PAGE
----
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Selling an Investment Property That’s “Stopped Going Up”

Are you taking property advice from friends who don’t know any more than you? 

People talk so much rubbish when it comes to property, mortgages and money. Everyone has an opinion. A bit like nutrition or diets. Few people know what they’re really talking about… really. Pick your advisers after you have educated yourself to a sufficient level where you have developed a B.S. detector.

Let me tell you about Darren and Rachael (not their real names) who are clients in Melbourne. Total champions. Here’s the scenario: Two-income family, two dependent children, they’re a young couple in their forties. They own two properties in growing suburbs not far from the Melbourne CBD and in the corridor of the enormous development and growth that is happening to the west. Things were looking good with their work, both houses they own were worth substantially more than what they paid. The investment property has never been vacant, ever. They are getting tax benefits. The property is growing steadily in value. 

As I like to say, ‘it’s working’. 

They owe (only) $340,000 on their non-deductible side (home loan) and $650,000 on the investment side. Bloody beautiful set up going on here, as they’ve got $250,000 income and all the tax to pay that goes with that and hey, who wouldn’t like to pay less tax?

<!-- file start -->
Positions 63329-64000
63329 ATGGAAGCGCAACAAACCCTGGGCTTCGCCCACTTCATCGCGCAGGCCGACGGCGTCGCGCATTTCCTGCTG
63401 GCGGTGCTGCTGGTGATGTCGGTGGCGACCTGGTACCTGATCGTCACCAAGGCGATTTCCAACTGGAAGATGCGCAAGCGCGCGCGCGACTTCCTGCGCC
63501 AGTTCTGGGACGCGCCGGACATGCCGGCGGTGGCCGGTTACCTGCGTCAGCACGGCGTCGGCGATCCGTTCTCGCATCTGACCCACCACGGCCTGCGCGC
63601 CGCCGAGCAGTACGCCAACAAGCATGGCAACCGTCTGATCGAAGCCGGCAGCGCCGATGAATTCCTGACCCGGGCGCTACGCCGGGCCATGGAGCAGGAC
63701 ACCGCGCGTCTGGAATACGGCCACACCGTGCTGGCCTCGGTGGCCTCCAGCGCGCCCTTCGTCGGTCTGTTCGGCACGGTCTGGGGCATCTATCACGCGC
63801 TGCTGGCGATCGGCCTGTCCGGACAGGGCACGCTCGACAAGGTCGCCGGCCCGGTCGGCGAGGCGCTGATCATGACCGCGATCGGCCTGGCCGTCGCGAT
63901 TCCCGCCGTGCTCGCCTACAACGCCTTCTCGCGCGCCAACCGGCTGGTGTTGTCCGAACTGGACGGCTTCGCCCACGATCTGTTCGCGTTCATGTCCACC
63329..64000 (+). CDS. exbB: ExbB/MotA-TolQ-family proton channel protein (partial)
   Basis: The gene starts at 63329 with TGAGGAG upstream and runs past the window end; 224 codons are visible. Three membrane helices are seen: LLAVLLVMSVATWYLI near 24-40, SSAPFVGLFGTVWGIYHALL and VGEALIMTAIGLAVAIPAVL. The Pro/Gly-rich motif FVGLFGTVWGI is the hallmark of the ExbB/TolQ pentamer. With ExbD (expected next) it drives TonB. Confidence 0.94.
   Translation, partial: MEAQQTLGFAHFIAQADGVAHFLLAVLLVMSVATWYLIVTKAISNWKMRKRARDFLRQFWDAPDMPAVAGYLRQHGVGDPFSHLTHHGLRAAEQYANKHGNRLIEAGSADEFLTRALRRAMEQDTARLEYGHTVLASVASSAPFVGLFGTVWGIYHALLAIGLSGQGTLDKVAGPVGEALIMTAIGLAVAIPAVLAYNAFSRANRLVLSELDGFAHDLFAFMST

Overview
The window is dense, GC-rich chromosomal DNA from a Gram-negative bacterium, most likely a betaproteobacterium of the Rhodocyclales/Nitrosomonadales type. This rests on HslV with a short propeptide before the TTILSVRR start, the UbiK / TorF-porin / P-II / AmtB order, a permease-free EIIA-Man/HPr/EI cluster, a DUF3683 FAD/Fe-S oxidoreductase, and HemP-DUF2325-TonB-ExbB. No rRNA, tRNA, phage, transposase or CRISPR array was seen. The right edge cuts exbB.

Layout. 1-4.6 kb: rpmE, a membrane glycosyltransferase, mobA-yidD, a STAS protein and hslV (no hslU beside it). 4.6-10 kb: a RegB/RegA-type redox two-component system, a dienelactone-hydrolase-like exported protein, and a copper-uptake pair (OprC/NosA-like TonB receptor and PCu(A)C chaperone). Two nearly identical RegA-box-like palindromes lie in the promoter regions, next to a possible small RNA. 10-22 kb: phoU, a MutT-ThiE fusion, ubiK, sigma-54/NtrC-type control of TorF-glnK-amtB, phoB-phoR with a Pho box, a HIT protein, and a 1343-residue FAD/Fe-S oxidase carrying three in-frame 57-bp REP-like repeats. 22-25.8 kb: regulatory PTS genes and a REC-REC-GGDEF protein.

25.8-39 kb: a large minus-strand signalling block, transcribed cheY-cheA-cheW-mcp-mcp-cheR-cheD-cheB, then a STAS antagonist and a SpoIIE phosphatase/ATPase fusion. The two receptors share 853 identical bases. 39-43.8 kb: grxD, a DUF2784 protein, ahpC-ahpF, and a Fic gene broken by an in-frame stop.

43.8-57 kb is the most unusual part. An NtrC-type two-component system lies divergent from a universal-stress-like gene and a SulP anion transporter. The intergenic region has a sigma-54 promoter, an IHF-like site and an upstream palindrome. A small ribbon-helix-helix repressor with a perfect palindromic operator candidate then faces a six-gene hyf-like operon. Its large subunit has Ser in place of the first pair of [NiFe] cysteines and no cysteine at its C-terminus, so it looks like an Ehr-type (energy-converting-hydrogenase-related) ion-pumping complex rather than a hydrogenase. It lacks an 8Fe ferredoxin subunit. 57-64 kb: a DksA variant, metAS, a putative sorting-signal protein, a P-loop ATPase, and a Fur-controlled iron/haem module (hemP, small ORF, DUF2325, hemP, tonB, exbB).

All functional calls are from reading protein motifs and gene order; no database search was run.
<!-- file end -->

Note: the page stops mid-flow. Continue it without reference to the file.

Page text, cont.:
The investment is not actually costing them anything. There’s no impact on their cash flow at all. I called their accountant. Three times as I like to do. I need to know the details. Anyway, the accountant is very happy with the setup, they can afford, it, there’s no financial stress or duress or anything, it’s looking really good to me. I’m stoked for them because they’ve bought well and in years to come, they’ll reap the rewards of the seeds they’ve sown. 

But actually, they won’t. Here’s why

Wait for it… the property had seemingly ‘stopped going up’. Well, no shit! What do you think it would do? Just go up and up and up and suddenly be worth $3m?! 

If it were like that, we’d all be driving Bentleys and sipping Sangria on our very own private beaches. It needs to be said that in a market nothing goes up or down forever, in a linear pattern. It’s impossible. 

My idea here, with the full blessing of their accountant (technically, I’ve not licences to give financial advice but I will consult with your professionals who can), was a simple restructure with a product that allows me to dial down their non-deductible debt to 0.75% and dial up their deductible to 4.75% (at the time of writing) with the overarching goal of paying off the $340,000 they owed on their home in five years (totally doable) and then turning their attention to their investment debt and have it all cleared out in the next 15 years.

I do believe firmly in paying off your investment properties if you have no other value-adding strategy and plan to keep the asset. If you buy it, you should pay for it. 100% realistic and achievable.